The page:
Really the best use of Defending presents in the form of counter attacks and taunts. One of my favorite classes in the recent iOS game Guild of Dungeoneering was the Bruiser. He had a natural passive ability that would inflict damage upon an enemy whenever its attacks were fully blocked. This works well for this particular game because you can see what attacks are coming and thus you can plan accordingly to use your blocks when you know there’s a certain type of attack on the way. Offense by defending.

Other game genres (or RPG battles that are more actiony and less turn-based) are perhaps better mediums for counter attacking. The MOBA comes to mind for me pretty quickly. The League of Legends “duelist” character, Fiora, possesses a potent counter-attack ability called Riposte. Back when I used to play LoL, this was a lot cheesier, but it still looks pretty effective. Essentially you’ve got an ability that must be timed correctly. When you’re about to take damage (hopefully a lot of damage), you pop it. Not only do you block all that incoming hurt, but you give some to your antagonist.

MMORPGs like World of Warcraft have long been using the “taunt” formula. Tank characters combine damage-reduction talents and abilities with the ability to draw enemies to them, allowing DPS characters like rogues and mages to deal heavy damage unmolested. In these cases, it’s important that there be a party present to synergize with the taunt. Otherwise you’ve just got a warrior doing crap for damage and taking crap for damage. Tedious at best.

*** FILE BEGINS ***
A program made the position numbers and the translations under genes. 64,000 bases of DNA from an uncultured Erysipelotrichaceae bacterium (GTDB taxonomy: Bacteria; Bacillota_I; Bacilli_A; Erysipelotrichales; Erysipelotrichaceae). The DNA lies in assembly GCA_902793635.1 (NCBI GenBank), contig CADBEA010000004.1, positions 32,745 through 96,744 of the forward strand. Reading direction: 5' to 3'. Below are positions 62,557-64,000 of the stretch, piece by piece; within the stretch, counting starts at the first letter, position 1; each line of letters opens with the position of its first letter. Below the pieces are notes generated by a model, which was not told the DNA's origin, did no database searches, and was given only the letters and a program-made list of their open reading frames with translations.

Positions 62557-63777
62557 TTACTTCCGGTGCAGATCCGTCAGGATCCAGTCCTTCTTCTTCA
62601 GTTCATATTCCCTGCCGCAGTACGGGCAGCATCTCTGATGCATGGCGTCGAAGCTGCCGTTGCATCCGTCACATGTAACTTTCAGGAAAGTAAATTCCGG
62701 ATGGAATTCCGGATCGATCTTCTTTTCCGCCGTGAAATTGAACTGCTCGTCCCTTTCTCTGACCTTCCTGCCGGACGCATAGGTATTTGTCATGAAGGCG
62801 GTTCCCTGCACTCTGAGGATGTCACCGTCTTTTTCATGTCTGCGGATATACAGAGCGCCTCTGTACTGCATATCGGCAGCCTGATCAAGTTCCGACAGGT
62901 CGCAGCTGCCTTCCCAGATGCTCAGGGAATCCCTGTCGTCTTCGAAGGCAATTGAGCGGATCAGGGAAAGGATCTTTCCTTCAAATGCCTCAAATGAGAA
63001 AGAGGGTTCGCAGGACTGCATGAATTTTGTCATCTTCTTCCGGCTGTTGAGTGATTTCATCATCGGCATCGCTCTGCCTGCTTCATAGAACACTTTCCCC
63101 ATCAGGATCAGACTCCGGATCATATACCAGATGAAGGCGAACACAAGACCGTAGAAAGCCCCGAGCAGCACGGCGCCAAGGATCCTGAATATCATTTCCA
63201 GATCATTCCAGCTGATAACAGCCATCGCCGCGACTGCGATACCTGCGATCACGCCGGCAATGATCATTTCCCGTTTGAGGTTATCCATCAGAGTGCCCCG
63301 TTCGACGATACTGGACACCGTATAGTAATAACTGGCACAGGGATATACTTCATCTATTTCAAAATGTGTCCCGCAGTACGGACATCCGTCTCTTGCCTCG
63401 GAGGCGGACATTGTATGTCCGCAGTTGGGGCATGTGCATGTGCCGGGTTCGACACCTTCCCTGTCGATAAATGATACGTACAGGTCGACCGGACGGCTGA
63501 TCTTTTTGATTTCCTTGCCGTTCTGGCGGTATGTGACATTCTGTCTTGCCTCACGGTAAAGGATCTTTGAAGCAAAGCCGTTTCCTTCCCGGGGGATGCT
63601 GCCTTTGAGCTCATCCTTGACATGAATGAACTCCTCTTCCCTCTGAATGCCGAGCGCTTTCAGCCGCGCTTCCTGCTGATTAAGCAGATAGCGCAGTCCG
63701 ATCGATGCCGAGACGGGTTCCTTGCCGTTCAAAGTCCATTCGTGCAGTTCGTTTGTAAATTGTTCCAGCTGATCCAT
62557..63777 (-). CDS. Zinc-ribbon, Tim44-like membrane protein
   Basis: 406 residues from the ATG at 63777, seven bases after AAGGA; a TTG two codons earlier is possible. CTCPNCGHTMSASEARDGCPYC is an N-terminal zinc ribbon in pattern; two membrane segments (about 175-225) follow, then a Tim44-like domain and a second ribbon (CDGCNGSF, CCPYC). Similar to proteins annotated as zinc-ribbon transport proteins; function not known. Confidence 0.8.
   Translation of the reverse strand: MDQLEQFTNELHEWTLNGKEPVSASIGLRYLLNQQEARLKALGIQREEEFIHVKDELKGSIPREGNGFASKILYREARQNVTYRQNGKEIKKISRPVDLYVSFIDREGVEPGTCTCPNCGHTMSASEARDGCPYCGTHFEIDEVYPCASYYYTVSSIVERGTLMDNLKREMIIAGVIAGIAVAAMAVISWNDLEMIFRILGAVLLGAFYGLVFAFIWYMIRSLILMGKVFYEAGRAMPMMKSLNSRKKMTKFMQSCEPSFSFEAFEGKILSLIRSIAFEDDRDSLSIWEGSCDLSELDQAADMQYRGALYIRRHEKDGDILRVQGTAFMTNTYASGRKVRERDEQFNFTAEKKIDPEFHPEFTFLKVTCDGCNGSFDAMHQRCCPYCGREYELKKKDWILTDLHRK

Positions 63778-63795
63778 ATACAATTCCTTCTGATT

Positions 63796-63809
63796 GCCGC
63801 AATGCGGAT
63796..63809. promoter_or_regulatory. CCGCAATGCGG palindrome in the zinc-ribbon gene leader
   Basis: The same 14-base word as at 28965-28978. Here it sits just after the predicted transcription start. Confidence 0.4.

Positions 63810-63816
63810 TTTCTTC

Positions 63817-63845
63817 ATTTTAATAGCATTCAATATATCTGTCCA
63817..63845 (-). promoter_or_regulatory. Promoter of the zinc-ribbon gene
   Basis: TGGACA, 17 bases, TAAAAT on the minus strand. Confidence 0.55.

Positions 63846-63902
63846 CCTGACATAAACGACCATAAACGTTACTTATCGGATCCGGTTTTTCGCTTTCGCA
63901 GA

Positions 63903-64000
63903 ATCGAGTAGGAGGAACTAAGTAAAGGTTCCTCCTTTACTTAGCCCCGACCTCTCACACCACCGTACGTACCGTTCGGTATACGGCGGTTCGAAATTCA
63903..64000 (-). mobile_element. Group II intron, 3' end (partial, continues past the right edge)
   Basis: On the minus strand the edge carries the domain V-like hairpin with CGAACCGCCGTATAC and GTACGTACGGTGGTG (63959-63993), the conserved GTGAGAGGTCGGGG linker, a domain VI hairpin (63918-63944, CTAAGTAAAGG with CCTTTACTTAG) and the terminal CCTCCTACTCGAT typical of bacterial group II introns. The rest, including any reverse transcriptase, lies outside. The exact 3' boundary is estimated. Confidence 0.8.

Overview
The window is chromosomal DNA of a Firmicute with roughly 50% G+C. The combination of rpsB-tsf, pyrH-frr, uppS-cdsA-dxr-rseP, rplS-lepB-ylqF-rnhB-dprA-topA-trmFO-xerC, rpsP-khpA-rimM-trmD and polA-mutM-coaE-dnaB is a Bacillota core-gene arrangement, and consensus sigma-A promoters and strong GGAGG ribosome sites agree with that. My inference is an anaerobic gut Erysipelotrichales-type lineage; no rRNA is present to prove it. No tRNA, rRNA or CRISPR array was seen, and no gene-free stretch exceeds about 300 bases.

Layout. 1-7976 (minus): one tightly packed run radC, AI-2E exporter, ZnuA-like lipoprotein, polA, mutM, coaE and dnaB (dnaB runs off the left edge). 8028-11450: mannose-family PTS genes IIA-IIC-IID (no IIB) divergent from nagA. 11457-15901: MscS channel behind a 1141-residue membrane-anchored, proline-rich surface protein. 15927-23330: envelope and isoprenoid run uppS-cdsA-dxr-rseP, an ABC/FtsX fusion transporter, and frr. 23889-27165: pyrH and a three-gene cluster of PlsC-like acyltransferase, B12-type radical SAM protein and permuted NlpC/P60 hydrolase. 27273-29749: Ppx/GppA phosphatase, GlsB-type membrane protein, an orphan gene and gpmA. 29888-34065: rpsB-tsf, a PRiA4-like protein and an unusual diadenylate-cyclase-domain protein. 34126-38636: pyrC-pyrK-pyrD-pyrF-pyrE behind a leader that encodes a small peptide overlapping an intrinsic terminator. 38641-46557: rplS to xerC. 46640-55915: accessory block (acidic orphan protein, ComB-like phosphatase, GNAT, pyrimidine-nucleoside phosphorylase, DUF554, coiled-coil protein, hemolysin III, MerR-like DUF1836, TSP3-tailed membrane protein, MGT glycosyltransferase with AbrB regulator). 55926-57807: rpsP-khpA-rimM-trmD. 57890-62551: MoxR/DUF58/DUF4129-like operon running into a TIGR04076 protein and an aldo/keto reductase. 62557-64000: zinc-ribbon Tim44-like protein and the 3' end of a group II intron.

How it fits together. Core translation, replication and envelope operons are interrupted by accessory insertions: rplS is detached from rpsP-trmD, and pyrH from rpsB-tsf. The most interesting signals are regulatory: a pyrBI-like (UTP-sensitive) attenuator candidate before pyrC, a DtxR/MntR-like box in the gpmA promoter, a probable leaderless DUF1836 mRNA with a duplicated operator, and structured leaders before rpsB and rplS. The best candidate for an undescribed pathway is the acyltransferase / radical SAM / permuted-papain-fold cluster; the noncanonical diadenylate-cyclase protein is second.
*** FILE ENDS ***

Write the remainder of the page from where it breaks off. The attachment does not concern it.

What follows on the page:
That’s also why it’s important to provide “tank classes” like warriors with the ability to do some damage, or to “spec” into such roles. Imagine this – you want to be a badass with a big blade, so you roll up a warrior…only to learn a few hours into your game that you’ll never be as big a threat as the guy with the butter knives or the chick with a stick and dunce hat. Lame. Unless tanking is your jam, I guess. Then you win!





5 thoughts on “Berserking rules, defending sucks (usually)

  1. “The politics, the cliffhangers, and family dynamics – all excellent. The periodic stream of consciousness, dream-like descriptions of shadow walking and layers of reality – meh.”

    Ditto. When I reread the Amber stories, I find myself skipping the dreamy stuff.

    Saberhagen: Liked the Berserker series, and his fantasy/Dracula stories are quite good too. Personally, I never saw what the problem was with that first Berzerker book, but it does have a bit of a reputation.